Disarming Strangers: Nuclear Diplomacy With North Korea
By Leon V. Sigal
Princeton University Press, 1998, 321 pp.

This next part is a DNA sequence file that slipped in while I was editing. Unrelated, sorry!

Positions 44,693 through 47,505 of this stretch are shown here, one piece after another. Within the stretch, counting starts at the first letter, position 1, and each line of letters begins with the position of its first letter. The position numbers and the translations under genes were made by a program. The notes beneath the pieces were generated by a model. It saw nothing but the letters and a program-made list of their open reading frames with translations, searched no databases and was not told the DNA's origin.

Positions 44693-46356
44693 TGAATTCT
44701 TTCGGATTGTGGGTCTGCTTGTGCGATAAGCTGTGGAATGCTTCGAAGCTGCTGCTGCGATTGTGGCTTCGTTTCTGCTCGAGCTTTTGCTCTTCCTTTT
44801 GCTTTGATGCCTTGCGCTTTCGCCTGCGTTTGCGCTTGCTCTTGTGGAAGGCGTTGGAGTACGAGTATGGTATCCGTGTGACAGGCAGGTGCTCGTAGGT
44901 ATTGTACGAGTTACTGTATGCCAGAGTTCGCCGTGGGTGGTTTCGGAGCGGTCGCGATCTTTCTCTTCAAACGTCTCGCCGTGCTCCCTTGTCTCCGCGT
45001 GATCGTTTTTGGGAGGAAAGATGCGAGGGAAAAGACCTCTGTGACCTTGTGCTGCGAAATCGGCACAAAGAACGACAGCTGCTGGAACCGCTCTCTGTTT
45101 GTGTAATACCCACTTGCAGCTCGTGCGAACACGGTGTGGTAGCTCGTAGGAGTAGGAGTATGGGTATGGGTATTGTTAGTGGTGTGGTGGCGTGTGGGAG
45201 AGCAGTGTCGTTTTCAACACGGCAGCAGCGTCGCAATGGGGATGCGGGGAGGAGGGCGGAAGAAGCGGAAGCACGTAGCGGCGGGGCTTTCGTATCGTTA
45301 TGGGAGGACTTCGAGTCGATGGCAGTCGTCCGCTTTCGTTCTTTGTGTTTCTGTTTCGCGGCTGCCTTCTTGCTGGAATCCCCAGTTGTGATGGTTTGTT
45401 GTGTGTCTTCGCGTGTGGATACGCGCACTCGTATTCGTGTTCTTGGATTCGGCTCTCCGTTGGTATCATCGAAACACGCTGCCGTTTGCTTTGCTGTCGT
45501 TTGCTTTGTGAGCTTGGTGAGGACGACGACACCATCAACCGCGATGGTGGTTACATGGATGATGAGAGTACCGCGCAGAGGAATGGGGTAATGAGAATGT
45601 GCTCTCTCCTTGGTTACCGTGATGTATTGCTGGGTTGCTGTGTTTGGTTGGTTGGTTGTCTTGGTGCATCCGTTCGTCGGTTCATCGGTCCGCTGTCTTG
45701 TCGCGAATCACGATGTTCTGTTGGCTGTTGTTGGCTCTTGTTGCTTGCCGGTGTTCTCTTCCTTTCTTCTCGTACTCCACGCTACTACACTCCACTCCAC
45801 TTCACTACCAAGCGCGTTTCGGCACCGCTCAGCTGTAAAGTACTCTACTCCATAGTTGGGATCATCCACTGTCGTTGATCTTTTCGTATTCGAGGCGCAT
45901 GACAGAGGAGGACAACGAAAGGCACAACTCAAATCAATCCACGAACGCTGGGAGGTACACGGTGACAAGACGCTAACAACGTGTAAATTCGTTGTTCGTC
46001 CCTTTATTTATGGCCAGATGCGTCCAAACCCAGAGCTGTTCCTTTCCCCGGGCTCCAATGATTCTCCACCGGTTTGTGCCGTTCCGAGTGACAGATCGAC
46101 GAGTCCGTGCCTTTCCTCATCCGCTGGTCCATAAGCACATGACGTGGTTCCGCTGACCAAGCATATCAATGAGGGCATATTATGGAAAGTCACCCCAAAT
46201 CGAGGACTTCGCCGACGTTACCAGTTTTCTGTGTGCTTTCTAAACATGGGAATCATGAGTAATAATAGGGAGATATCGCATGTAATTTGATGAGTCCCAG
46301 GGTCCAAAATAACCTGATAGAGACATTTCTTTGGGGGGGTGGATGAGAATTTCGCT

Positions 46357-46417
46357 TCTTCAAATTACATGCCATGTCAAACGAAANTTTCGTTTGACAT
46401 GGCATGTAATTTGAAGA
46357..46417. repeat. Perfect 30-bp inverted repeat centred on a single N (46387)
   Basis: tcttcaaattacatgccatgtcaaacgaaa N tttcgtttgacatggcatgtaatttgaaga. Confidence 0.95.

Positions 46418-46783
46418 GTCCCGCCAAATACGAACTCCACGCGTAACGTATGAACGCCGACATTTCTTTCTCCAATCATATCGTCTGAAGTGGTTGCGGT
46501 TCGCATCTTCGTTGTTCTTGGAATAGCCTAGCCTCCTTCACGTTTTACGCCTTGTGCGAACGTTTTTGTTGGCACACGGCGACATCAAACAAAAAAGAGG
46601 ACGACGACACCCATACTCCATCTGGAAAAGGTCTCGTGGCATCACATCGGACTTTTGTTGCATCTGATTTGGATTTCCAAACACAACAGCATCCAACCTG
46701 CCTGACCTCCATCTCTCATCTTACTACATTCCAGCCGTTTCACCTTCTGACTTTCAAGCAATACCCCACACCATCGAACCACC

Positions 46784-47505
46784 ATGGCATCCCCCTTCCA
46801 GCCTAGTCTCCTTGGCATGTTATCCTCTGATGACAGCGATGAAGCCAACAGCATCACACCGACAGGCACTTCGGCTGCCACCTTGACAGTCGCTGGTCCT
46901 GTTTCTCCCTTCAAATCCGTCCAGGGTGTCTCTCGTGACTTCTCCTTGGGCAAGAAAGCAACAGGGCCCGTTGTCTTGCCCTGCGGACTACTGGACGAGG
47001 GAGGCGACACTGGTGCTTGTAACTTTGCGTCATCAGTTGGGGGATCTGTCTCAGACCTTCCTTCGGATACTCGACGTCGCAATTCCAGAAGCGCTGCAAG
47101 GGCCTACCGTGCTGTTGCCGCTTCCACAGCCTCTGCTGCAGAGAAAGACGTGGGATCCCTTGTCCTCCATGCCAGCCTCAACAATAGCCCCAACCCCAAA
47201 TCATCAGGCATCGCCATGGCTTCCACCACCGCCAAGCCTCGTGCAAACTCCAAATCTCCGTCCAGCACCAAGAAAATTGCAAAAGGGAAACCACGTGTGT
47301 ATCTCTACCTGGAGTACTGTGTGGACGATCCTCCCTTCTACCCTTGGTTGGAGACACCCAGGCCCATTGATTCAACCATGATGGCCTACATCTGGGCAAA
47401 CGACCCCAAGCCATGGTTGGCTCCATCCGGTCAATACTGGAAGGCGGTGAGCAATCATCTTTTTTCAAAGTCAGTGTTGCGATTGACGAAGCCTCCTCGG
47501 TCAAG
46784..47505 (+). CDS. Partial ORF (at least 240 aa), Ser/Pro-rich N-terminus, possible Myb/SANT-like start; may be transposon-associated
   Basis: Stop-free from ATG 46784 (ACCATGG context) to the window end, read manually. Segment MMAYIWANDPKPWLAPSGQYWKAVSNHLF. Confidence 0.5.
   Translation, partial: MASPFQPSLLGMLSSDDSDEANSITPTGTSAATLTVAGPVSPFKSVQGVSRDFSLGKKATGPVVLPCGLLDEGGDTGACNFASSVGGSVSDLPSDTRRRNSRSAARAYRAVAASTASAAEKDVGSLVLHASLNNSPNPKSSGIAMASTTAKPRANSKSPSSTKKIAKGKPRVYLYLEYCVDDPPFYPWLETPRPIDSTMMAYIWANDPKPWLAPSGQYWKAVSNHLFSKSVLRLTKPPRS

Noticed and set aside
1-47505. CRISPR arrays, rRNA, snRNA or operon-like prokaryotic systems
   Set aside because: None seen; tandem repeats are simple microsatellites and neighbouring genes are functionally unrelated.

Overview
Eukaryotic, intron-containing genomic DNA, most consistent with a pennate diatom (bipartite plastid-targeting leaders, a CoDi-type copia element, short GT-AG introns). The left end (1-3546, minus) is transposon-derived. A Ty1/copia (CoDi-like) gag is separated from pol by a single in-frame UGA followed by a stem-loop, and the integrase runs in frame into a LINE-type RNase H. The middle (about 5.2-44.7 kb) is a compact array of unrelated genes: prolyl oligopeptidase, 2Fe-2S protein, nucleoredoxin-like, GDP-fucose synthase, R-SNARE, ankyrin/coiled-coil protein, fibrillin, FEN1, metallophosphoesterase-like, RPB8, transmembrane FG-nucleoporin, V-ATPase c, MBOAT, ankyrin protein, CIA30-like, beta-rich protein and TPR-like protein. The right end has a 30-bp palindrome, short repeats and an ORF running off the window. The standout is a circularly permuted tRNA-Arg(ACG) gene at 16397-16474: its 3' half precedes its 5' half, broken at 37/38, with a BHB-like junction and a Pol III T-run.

Written by an academic political scientist and former editorial writer for The New York Times, this is a sobering tale describing how close the United States came to war with North Korea in 1994 before Jimmy Carter's visit to Pyongyang broke the ice and laid the groundwork for Assistant Secretary of State Robert Gallucci's extraordinary diplomatic work. The book explores the series of intelligence and policy failures that prevented the U.S. government from comprehending that North Korea was seeking accommodation as early as 1991. Most senior Bush administration officials incorrectly believed that nuclear diplomacy with North Korea could not succeed, and hostility in Congress to dealing with North Korea reinforced their reluctance to try. The Clinton administration compounded these failures by initially embracing ends that could not be attained and eschewing deal- making. Finally, the administration had what one State Department official called a "gaping void at the top of the bureaucracy": there was no one in charge of policy toward North Korea. As a result, American diplomatic strategy was one of drift punctuated by spasms of zigzagging. This failure highlights a critical weakness: the inability of the United States to develop a balance of carrots and sticks for adversaries who are extremely unpopular domestically, who are easily demonized, and with whom it has no diplomatic relations. One shortcoming of the book is that it completely overlooks the difficulties of dealing with Pyongyang, an isolated, totalitarian, and paranoid Stalinist regime whose messages were easy to misread.